The Six Thinking Hats, Star Wars edition

Alex Feinman
5 min readApr 21, 2017

One interesting way to run a meeting is to employ the Six Thinking Hats methodology, a system created by Edward de Bono for guiding discussion. The basic idea is to distill thinking into six archetypes, each denoted by a colored hat:

  1. Process — blue (“what are we talking about?”)
  2. Facts — white (“what are we sure of?”)
  3. Emotion — red (“how do we feel about this?”)
  4. Optimism — yellow (“what are the best parts of this?”)
  5. Realism — black (“what won’t work?”)
  6. Creativity — green (“what else might we do?”)

Participants are asked to play one of each of the roles; participants can switch roles in a fixed order, at whim, or through some other mechanism. Some methods call on a subset of colors for a specific purpose (for example, the black and red hats might stay home during a brainstorming session), while others use the full complement.

The method is useful for two reasons. First, it forces participants to think in a way that may not come naturally to them. This helps folks grow their skills, and learn empathy for other perspectives. For example, if the eternal pessimist is put in the “managing” role, they may gain insight into when their pessimism is helpful vs. disruptive.

The second reason is that it gives permission to partake of some roles. Often in a meeting, everyone gets into agreeable groupthink, and you are right and I am right, and all are right as right can be! This is useful for group cohesion but not as useful for brainstorming or design iteration. Having a designated “red” person can be useful if the group is trying to avoid talking about feelings. Having a designated manager is useful if the group doesn’t want to admit it needs a facilitator to keep it on track.

However, the hat colors themselves are somewhat uncommunicative, relying on cultural assumptions about color that may not hold in a cross-culture team, or simply are hard to remember (was it yellow or blue for managing?).

Star Wars: the universal culture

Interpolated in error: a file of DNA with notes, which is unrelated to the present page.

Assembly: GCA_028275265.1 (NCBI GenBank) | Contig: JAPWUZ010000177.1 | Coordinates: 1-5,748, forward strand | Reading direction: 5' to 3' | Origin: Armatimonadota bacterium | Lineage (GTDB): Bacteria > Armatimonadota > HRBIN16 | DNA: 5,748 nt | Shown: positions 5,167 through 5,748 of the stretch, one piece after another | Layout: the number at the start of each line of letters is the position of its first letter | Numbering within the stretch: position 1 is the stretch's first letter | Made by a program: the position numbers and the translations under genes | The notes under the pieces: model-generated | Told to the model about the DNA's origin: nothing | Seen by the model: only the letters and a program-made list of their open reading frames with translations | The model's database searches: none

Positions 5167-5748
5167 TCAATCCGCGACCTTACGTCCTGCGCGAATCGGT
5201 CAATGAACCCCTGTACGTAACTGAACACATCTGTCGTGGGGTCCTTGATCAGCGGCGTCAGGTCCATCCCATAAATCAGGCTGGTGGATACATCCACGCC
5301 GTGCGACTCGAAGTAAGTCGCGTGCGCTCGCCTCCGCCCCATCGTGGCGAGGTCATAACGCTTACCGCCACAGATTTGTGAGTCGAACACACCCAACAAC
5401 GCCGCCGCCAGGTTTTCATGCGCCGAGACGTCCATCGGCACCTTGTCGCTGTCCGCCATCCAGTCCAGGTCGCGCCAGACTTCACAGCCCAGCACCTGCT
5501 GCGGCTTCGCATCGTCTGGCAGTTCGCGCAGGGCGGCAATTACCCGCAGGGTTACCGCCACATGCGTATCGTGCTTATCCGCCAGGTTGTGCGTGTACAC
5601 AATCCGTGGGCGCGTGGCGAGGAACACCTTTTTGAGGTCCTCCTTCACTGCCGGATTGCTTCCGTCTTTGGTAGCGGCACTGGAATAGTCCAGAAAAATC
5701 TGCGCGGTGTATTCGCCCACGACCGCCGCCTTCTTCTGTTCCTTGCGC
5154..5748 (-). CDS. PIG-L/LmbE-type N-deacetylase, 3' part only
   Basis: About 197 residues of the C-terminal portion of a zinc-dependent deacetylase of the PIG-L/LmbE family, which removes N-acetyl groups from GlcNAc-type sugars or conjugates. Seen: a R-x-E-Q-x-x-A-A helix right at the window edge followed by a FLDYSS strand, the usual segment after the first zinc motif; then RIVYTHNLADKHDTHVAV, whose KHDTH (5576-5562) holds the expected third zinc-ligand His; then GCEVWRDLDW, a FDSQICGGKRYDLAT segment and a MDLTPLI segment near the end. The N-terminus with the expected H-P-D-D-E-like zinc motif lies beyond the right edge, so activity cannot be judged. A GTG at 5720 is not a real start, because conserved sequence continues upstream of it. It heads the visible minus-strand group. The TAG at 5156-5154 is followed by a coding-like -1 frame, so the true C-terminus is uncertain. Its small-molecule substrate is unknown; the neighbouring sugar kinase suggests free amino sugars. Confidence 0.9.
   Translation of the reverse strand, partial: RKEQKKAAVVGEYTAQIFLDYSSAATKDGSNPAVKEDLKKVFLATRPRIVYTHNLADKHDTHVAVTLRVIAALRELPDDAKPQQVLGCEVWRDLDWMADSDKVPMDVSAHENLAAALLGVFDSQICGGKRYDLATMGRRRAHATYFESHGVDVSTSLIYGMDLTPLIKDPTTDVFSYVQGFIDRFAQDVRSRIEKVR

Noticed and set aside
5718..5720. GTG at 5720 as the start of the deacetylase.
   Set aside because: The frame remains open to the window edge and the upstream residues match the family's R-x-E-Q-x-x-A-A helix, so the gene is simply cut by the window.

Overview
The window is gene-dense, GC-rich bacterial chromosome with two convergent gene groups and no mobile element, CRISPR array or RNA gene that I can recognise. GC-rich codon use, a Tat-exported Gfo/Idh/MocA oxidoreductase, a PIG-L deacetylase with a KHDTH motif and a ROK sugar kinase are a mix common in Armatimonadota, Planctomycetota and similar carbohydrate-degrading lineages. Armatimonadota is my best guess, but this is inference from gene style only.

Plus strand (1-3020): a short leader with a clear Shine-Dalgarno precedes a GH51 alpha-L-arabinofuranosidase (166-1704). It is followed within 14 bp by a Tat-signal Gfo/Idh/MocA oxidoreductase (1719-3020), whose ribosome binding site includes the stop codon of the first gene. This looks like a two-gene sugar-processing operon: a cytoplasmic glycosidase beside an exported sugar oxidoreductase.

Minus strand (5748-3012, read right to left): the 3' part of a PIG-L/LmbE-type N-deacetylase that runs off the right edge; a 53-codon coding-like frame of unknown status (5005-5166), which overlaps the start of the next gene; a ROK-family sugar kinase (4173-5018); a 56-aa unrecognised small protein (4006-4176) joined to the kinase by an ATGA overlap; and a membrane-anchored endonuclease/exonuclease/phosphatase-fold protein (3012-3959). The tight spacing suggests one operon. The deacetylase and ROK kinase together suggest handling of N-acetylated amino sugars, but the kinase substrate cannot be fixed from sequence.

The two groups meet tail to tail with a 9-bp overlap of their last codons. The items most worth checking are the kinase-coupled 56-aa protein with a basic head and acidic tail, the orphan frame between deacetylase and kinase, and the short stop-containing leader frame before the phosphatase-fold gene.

Pop quiz: What’s the biggest active film franchise with a new movie coming out in 2017? (If you said “The Fast And The Furious”, you’re almost right, and please feel free to write that version[1] of this article — it’d be fascinating.)

But, no, I’m talking about Star Wars. As a cross-culture touchstone, it’s nearly unparalleled, with fans all over the globe, and deep character recognition. So let’s map the six hats to our favorites from A New Hope and the rest of the original series.

Obi-Wan: Manager

“Focus, Luke!”

Obi-Wan is my choice for the blue hat, “managing”. Though he exhibits plenty of other traits elsewhere in the movie series, in the first trilogy he is the one with the plan, who keeps everyone on track.

R2D2 and C3P0: Facts

“Bleep-bloop. Tu-WOO.”

R2D2 and C3P0, together and separately, never fail to tell it like it is. Both droids offer facts in the face of emotion, though, of course, both express emotion of their own. This makes them a decent choice for the White Hat, to represent the set of what we think is true.

Chewbacca: Emotions

“<That sound Chewie makes>”

Chewie was the easiest to categorize; though he possesses great technical knowledge, his role most often is to express the emotions that the others cannot. He gets the Red Hat, and the bearer can choose to express themselves in English or in Shyriiwook, as they choose.

Leia Organa: Realist

“They let us go. It’s the only explanation for the ease of our escape.”

Leia’s the realist, whether in her role as Dr. Princess Organa, or later on as General. Time and again she gets everyone back on track with a check-in with reality. Resist the urge to make her Black Hat look like a pair of round hair buns.

Luke Skywalker: Optimist

“There’s good in him. I can feel it.”

Farmboy Luke is the eternal optimist; despite moments of soul-searching, deep despondency, and some early pouting, he bounces back by seeing the best in everyone, and bringing it out in them. Whether it’s Han, Leia, or Vader himself, Luke’s not willing to give up on someone just because of their outer grouchiness. This makes him a shoe-in for our Yellow Hat, adorned with the sands of his home planet.

Han Solo: Creator


This puts Han at the helm of creativity. He’s the one tasked to come up with a solution against insurmountable odds. (“Never tell me the odds.”) When one plan fails he falls back to another, cuts in auxiliary power, jettisons some escape pods, and smuggles himself in under the floorboards. Han gets the Green Hat.

He may not always be happy with having to do it, but he’s at his best when improvising, and he’s damn good at it.


This was a fun exercise. I don’t know if I’d use it in a work setting — maybe — but it definitely makes you think about what function people play in a group. Is Han always the creative person? Of course not. Doesn’t Threepio express emotions? Of course he does. And that’s part of the point: the hats are only archetypes, a purposely stereotyped perspective on character. But sometimes, that’s what it takes to bring a group together.

[1] My breakdown for F&TF: Dominic: Manager, Brian: Optimism, Letty: Emotion, Han: Realism, Roman: Creativity, Tej: Facts. What’s yours?



Alex Feinman

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